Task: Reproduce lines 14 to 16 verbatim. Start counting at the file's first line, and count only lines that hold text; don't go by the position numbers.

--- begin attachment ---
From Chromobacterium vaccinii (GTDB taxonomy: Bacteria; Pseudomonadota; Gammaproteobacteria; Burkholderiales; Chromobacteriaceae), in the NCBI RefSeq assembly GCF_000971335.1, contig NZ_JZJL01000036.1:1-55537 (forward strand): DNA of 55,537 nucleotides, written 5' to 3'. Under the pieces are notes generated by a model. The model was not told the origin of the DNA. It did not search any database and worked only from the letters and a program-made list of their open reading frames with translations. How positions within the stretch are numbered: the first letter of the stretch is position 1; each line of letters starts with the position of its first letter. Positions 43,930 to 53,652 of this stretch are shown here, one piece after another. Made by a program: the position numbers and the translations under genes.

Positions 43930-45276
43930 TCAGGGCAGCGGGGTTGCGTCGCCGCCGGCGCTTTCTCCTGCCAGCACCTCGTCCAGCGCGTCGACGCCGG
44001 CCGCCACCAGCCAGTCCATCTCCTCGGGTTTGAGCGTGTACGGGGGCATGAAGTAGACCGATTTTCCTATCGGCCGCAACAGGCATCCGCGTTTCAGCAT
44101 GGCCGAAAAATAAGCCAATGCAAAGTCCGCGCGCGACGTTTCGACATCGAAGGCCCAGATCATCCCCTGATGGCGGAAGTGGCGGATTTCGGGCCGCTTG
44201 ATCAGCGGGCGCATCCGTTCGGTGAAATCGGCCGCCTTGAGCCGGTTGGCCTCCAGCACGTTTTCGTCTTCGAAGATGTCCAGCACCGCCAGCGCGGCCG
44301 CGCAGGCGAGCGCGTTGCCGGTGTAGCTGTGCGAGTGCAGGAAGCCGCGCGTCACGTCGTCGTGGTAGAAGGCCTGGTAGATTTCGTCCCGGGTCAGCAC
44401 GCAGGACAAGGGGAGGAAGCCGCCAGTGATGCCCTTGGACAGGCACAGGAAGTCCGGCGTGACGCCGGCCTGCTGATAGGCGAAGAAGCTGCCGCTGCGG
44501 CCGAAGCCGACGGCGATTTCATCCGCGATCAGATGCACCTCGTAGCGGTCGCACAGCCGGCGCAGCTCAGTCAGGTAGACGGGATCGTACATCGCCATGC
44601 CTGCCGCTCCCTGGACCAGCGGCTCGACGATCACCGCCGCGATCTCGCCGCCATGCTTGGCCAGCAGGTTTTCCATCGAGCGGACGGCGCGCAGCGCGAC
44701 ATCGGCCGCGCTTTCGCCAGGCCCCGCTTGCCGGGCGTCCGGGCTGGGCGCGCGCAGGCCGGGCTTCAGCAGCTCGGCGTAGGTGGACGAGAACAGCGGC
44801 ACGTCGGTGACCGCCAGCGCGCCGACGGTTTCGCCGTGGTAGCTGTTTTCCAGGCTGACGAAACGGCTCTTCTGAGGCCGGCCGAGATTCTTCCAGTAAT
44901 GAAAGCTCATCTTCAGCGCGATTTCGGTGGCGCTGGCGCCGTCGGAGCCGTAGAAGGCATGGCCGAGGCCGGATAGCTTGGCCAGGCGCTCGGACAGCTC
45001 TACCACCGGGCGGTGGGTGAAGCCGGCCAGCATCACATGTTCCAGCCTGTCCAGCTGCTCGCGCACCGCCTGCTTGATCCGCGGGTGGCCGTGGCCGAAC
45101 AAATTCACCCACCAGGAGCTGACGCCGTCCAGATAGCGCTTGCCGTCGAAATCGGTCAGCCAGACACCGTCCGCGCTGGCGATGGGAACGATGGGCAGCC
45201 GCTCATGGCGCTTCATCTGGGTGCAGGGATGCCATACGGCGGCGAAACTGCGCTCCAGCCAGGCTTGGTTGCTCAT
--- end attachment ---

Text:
45001 TACCACCGGGCGGTGGGTGAAGCCGGCCAGCATCACATGTTCCAGCCTGTCCAGCTGCTCGCGCACCGCCTGCTTGATCCGCGGGTGGCCGTGGCCGAAC
45101 AAATTCACCCACCAGGAGCTGACGCCGTCCAGATAGCGCTTGCCGTCGAAATCGGTCAGCCAGACACCGTCCGCGCTGGCGATGGGAACGATGGGCAGCC
45201 GCTCATGGCGCTTCATCTGGGTGCAGGGATGCCATACGGCGGCGAAACTGCGCTCCAGCCAGGCTTGGTTGCTCAT